My partner and I had a limited budget, but we knew that we wanted to make sustainability a priority. We had the good fortune to buy a plot of land with access to water and electricity (if you’re looking at land in the countryside, this should also be among the first questions you ask). While we took advantage of connecting to the installed pump and well water system, we decided to forego direct access to electricity and instead installed an off-grid 5Kw solar panel system, which, in 2019, cost us around CLP$6,000,000 with IVA (approx. USD$7,500).

While we are incredibly happy with our decision, especially after more than a year of not paying an electric bill, this was one of the most stressful parts of the entire build. The builders had to use a generator until the roof was complete and the panels installed, and the gas to fuel the generator was an extra cost we hadn’t originally factored in. Furthermore, the local company we chose to do the installation was notoriously slow and evasive with their answers about when materials would arrive.

Despite the challenges of getting it installed, the solar panel system is now one of the shining features of our house. During our first year with the system, we did lose battery life two or three times, but this was mostly because we were still adjusting to the amount of electricity we could use on a given day depending on the weather. We have four batteries that offer a reserve of four or five days of electricity, but here in southern Chile, you can have a full week or more of cloud cover and rain during the winter. We’ve had to adjust our expectations and our routines to match that of the sun, but this has taught us how to work with nature instead of against it—a lesson we’re more than grateful for.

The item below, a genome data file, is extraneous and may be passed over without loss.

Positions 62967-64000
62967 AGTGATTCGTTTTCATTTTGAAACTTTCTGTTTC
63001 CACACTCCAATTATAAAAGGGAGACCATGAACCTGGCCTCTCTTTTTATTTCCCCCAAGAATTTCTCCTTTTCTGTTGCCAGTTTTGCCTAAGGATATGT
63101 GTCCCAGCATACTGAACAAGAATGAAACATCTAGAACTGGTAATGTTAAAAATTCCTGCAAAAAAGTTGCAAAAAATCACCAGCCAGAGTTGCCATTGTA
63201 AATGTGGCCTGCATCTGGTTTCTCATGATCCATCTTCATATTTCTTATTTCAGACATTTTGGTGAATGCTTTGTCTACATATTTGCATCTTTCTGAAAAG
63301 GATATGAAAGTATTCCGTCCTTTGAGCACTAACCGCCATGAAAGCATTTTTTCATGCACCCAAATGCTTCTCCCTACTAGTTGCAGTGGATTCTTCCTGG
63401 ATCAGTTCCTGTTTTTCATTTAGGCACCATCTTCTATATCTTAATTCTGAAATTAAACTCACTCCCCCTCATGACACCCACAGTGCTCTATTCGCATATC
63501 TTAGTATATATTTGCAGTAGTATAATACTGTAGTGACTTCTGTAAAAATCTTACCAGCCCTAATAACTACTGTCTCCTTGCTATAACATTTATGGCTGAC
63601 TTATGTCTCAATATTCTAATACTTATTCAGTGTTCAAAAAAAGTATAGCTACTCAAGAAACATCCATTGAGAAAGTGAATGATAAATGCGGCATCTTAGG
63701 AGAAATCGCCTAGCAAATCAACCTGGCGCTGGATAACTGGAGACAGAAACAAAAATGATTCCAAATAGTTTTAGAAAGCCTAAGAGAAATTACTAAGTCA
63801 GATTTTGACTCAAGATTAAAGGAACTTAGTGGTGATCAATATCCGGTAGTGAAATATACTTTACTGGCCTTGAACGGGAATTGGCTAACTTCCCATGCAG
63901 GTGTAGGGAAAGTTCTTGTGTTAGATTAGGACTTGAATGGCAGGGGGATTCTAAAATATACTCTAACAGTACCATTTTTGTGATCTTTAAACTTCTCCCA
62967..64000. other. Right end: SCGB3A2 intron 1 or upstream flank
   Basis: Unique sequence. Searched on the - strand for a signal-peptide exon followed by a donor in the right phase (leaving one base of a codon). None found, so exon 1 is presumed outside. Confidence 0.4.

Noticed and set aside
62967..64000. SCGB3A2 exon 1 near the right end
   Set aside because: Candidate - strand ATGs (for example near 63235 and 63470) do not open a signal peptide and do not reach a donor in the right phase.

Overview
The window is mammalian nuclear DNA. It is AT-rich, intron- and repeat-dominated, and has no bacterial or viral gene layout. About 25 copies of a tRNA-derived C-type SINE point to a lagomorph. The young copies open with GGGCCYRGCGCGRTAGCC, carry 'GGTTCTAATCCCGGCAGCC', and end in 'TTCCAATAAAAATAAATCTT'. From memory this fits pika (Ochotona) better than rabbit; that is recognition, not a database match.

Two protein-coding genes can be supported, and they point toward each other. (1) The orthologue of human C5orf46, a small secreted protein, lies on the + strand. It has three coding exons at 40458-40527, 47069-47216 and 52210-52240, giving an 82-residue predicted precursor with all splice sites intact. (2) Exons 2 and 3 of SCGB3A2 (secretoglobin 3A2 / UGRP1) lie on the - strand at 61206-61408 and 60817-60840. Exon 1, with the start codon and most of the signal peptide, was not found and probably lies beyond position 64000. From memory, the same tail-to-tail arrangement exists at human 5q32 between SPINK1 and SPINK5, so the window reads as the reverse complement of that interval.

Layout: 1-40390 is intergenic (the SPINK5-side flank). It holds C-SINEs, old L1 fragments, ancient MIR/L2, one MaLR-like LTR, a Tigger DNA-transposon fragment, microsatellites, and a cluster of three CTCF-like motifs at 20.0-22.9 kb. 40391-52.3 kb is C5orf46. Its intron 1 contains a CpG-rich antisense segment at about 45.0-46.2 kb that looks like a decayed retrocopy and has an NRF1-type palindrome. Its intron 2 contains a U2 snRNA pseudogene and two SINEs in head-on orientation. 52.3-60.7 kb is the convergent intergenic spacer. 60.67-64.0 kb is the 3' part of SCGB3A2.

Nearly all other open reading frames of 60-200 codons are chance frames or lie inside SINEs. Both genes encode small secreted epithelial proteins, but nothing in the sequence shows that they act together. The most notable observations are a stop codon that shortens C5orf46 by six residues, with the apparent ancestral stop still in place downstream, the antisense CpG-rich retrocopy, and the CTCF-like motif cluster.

The Final Cost

In the end, the entire build cost us around USD$70,000. This includes the cost of a half hectare of land (around USD$25,000), the pre-build legalities, and the materials and labor costs of the build.

We were able to save a good chunk of money by using wood harvested from my partner’s grandma’s land. She graciously allowed us to fell a huge laurel tree that provided nearly all of the lumber we needed, and the only additional costs were for the labor needed to process the tree and the transport. The money we saved is what allowed us to invest in solar panels. We also splurged on our double-pane windows to help insulate the house (good insultation is key in the south). While the most common form of heating here is the traditional wood-burning stove, we chose to go with a pellet stove for convenience, to limit electricity use, and to help anti-pollution efforts here in the south.

If you are looking to retire in southern Chile, a smaller piece of land, as well as a smaller house, will, of course, lower costs even more. Either way, the house of your dreams will likely cost a fraction of what it would in the U.S.

Lessons Learned


Life in southern Chile has taught me to take moments to notice the little beauties in everyday life: the constant rainbows that peek out when the sun and rain collide in early spring; the soft caw of the owl that visits our land each evening, scanning for mice; the way the baby quail wiggle behind their mother as they keep close to the row of blackberry bushes lining our back fence; the moment a full moon peeks over the Andes on a warm summer night. With that said, learning to slow down and take things as they come was a hard lesson to learn. I had to put aside my constant need for control and allow things to happen in their own time.

A house build in Chile tested my limited patience, as a house build in any part of the world would. Modern conveniences found in the U.S. or Europe are scarce here, and if you do find them, they’re expensive to both buy and install. However, I decided I was willing to embrace a simpler lifestyle and take a step back from unnecessary luxuries, finding that, in the end, this meant time opened itself up and allowed me to take in each moment of life with greater awareness and peace of mind.